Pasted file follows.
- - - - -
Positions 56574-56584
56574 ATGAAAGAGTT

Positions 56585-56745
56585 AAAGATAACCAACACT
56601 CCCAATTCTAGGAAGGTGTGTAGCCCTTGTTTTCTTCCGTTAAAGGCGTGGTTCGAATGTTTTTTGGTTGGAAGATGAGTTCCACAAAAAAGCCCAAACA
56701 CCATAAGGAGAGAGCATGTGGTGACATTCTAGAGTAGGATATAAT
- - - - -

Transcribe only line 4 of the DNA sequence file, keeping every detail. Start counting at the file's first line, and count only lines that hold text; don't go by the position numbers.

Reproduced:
56585 AAAGATAACCAACACT